SAN ANTONIO – In the latest KSAT Q&A, County commissioner Justin Rodriguez talked about the precautions being taken to ensure the safety of voters as the threat of COVID-19 continues to loom into election season.
Vote by mail
Texas is one of just six states that has not opened up mail-in voting for all voters amid the pandemic. To be eligible to vote by mail in Texas, voters must be 65 years or older. You might also qualify if you are disabled, or in jail but still eligible to vote. Anyone seeking to vote by mail has to apply. To help make the application process easier, Rodriguez says Bexar County is automatically sending the vote-by-mail application to all residents over 65.
“They don’t have to do anything on their end to request it,” he said. The county is also paying for the postage to send the application to the Elections office.
“Then we’ll send them the ballot and we’re paying for the postage for them to send their actual ballot back in. So I thought that was an important step in making sure, in this environment, that those that are in that age group, some say vulnerable age group, that they don’t have to come to the polls in person,” Rodriguez explained.
Voters over 65 should expect those applications in the mail within the next few weeks.
A national concern over mail-in-ballots is whether they will be received in time to be counted. Rodriguez said one way to ensure your ballot is received is to hand deliver it to the Elections office at 1103 South Frio by election day.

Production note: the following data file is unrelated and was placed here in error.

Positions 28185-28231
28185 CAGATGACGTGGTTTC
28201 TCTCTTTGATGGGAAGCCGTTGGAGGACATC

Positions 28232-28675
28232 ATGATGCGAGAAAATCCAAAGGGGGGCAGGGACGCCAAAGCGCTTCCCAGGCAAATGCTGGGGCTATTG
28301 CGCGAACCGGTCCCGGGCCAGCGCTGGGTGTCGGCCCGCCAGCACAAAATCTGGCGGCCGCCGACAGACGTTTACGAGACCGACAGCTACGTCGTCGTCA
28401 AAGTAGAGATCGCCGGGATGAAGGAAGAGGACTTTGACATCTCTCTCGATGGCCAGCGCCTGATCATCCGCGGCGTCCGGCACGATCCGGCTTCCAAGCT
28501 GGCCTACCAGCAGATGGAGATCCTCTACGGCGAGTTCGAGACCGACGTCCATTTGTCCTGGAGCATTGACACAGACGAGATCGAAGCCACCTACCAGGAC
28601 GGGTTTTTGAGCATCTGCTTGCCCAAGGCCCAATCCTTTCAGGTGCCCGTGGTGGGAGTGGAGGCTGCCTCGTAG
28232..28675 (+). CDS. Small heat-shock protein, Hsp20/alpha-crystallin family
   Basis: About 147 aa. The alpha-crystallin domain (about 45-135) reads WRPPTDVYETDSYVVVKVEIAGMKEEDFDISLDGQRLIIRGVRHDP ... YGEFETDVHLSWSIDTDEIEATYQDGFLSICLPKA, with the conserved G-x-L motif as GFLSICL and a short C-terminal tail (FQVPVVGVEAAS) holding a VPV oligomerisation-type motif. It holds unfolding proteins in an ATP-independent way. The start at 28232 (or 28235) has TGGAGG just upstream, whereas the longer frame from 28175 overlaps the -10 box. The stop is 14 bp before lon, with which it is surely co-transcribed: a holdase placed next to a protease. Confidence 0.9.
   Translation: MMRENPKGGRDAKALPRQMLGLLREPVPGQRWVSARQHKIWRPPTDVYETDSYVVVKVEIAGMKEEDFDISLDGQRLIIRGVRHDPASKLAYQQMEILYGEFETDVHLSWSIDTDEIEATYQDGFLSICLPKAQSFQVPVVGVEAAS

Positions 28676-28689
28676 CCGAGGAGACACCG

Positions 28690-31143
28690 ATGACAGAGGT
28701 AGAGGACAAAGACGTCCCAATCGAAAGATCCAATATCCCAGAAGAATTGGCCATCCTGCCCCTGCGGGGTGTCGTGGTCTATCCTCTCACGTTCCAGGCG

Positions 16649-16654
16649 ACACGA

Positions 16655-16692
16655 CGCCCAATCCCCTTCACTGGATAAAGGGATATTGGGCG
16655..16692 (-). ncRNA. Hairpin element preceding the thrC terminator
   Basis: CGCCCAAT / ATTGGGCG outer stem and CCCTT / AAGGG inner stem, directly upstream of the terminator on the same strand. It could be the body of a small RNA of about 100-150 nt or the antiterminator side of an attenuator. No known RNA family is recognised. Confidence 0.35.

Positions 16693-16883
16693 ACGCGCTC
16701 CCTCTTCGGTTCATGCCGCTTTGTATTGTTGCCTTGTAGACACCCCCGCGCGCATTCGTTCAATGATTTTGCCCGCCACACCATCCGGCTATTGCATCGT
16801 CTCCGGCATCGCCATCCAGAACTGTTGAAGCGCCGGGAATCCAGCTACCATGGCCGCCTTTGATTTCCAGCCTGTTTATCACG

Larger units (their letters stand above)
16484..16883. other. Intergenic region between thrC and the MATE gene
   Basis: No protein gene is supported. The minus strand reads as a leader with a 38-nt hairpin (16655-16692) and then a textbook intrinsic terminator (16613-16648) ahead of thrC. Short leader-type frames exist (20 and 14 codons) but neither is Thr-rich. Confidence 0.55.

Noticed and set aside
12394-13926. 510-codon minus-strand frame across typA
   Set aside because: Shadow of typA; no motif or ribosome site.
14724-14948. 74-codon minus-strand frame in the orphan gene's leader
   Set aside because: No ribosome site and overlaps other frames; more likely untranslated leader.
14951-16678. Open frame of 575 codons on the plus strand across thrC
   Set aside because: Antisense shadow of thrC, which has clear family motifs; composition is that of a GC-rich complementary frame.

Rodriguez said this week the county is looking to finalize plans for additional early voting cites.
“An impediment to the voting shouldn’t be fear of contracting this deadly virus. Let’s give folks as much opportunity, as many sites as we can and as long hours as long as we can as well,” he said.
Mega voting centers
Come election day, for the first time ever, the AT&T Center will be used as a polling place. Rodriguez said mega voting centers like this can make for a safer and more efficient process.
“So the idea behind the mega centers was ‘how do we maximize space?’ We could put more voting machines in there. But I think the key is we can utilize this space in that if we’ve got long lines, we can social distance and space people out in that six feet, that’s minimum required,” he said.
The county hopes to create at least four mega votings centers across the city to accommodate each side of town.
Catch these KSAT Q&As live at 6:30 p.m. and on the Nightbeat.